It’s the last thing marriage counselors have on their mind, but it’s a dangerous situation. A couple on the verge of divorce comes to the office to seek counseling. The counselor tries to help. Unfortunately, the methods counselors use to help often lead to feelings of attraction toward the counselor. It’s like the counseling room is a Petri dish for sexual attraction.
You may be wondering what those factors are? Wouldn’t you like to sneak into a graduate school classroom and listen in as the professor lists the factors that can inadvertently cause one member of the couple to feel attracted to the therapist? Well I’ve got good news for you. I found someone who actually did sit through that lecture and he spilled the beans.
Here are the factors that play a powerful unconscious role in mate selection.
- First comes close proximity in an emotionally charged situation. When emotions are experienced while in close proximity, we tend to bond more readily. In the counseling room the emotional charge comes from the heated debates and expression of feelings about the marriage. In the dating world, an emotional charge could spark to life when you step a foot closer and hold his eye contact while showing interest in his story about the crazy driver he had to deal with on his way to the party.
- The next factor is self-disclosure. It seems rather silly that we are so affected by something so simple, but it is what it is. When people mutually disclose feelings, thoughts, or any other form of slightly private information, we automatically begin to evaluate the other person on a whole new level. Someone who we share our lives with (even in a very small way) is no longer a stranger. They suddenly become emotionally significant and our biology kicks in to match our feelings of closeness created by the self-disclosure.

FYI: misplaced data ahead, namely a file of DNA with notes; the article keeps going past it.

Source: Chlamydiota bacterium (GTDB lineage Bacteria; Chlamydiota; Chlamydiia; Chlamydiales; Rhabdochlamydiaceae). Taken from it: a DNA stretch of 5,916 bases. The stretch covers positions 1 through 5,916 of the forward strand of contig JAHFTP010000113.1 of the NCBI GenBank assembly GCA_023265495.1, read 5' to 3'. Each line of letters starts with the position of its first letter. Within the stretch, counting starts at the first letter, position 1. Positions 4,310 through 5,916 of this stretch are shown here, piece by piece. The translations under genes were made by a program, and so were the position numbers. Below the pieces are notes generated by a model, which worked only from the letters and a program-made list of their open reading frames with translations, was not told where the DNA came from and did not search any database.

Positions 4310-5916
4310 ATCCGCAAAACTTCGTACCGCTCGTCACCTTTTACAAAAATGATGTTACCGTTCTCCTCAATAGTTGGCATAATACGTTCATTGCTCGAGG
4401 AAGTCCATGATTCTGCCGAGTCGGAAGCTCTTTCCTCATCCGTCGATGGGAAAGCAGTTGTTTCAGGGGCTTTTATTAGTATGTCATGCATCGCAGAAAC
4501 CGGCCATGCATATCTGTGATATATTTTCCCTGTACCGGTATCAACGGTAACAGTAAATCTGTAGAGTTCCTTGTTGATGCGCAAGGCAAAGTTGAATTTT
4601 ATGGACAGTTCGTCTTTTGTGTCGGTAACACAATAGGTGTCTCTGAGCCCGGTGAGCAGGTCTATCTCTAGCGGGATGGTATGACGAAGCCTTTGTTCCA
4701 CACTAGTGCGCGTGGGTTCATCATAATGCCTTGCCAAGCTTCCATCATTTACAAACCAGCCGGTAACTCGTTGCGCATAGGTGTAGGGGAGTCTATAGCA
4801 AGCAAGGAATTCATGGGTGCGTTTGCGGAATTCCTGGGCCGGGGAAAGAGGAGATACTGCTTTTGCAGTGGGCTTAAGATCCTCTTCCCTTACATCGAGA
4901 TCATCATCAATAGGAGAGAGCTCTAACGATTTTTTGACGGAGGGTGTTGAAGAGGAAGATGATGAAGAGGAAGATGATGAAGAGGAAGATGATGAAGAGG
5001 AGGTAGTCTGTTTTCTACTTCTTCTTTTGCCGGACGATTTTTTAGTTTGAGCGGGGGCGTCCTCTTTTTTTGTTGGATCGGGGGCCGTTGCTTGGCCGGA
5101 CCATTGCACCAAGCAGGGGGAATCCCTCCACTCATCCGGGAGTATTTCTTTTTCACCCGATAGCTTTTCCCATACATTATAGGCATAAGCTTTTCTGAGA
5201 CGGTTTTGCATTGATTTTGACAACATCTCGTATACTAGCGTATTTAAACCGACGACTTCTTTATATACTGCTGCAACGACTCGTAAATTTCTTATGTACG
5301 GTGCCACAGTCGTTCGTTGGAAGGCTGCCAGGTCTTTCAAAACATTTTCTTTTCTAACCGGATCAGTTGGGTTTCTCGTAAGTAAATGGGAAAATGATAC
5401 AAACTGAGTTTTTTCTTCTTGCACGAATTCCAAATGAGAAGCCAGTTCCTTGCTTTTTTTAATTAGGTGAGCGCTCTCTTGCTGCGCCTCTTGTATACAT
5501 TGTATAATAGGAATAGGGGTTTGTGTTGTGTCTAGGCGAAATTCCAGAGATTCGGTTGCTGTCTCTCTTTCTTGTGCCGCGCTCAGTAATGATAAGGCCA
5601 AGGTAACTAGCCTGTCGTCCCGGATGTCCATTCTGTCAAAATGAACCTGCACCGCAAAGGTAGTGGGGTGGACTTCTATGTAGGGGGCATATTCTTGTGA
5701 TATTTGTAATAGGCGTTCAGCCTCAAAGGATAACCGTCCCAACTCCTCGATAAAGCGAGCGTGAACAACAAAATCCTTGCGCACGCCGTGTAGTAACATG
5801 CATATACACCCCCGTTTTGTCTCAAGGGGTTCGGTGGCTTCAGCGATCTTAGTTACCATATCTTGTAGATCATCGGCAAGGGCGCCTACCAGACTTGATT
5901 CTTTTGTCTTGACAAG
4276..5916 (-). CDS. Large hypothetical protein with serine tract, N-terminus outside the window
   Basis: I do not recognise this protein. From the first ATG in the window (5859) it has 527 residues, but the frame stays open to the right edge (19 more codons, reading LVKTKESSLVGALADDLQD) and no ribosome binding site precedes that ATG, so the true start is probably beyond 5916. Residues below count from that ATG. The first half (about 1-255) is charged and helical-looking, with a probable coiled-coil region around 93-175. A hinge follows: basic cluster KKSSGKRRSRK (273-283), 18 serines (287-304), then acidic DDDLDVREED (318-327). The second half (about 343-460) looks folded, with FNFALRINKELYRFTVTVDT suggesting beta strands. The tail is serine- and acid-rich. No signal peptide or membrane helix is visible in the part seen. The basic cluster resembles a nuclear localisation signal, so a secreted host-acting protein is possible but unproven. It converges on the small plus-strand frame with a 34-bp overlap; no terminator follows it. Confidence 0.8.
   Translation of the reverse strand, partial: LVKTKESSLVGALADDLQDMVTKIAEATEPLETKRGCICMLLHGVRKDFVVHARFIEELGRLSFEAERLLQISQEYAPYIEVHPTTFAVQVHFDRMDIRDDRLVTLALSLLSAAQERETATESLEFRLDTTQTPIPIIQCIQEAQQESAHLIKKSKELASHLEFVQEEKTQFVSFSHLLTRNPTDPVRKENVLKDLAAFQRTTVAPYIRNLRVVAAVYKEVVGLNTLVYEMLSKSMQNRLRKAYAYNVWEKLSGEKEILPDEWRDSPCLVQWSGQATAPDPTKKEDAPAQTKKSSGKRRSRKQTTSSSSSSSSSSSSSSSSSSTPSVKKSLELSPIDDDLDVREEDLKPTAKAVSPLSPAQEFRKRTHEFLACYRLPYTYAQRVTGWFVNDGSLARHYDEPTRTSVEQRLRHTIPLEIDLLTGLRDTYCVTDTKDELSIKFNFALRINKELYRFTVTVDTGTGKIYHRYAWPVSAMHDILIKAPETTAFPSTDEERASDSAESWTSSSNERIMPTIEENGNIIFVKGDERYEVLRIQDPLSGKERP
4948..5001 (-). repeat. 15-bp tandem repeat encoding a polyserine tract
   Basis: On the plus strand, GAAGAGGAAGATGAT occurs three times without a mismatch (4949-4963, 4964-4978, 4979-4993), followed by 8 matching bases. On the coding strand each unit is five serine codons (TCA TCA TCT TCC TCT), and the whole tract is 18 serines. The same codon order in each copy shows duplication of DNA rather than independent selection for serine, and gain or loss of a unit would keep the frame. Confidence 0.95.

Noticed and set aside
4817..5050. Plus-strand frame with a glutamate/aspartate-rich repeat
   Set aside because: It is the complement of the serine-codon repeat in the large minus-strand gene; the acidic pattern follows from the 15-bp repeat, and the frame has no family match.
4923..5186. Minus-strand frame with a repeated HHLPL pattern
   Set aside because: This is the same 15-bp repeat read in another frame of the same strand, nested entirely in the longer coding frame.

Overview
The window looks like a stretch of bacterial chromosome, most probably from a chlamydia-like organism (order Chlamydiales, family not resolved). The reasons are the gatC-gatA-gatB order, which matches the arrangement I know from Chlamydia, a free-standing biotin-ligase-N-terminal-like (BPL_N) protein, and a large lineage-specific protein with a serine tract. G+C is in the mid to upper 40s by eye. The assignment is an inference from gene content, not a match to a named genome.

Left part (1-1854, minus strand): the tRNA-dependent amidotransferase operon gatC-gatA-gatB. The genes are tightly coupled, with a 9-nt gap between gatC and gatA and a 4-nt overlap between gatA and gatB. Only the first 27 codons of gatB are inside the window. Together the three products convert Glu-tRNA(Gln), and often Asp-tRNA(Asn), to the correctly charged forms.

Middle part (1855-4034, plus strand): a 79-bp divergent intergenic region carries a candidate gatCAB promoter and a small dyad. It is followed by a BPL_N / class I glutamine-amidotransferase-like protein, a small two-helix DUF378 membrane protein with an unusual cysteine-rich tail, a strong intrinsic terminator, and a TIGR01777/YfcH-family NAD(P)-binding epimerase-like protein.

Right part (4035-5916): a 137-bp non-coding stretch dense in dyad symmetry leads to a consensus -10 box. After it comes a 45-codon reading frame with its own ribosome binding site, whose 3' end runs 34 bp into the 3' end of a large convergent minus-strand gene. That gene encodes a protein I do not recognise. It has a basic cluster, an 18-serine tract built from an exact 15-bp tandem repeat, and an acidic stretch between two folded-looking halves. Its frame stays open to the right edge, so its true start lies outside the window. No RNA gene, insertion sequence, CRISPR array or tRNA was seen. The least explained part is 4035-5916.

- The third factor that shows up in the counseling room is a shared goal or shared values. The therapist and opposite gender client work toward a shared goal of saving the marriage from its dysfunctional state.
Could you use this concept to your advantage? All you have to do is align yourself with someone else’s goal in a very simple way. It could be something as simple as being on the same team during a group board game. The brain reacts to the shared goal without any logical analysis of whether the goal actually matters out there in “the real world.”
A friend of mine once shared a very simple goal with a woman he thought he had nothing in common with. She was from Argentina and he was nearly a decade older than her and trying to simplify his life as much as possible. Neither of them was looking for a relationship. But they were both graduate students who met through a shared class. In complaining about the lack of interesting things to do in the area where the graduate school was located, they adopted a shared enemy: boredom.
During a discussion full of pessimism and negative thoughts, they agreed not to give up on the area until first giving it a legitimate shot. They decided to try to find something interesting about the area instead of just moaning about it for the four years of graduate school. Before they knew what was happening their weekend trips to unusual restaurants and scenic views led to marriage. It all started with a shared goal.
Next time you have the opportunity to manipulate one of these three factors in your favor, take it. Align yourself with a goal or value he expresses. Encourage emotional expression. Pace and lead with balanced self-disclosure. And remember to have fun and enjoy yourself too! Treat it like a game. If you find yourself trying too hard and getting stressed out, start over and build the foundation of enjoyment first, then try adding on techniques when you see the opportunity.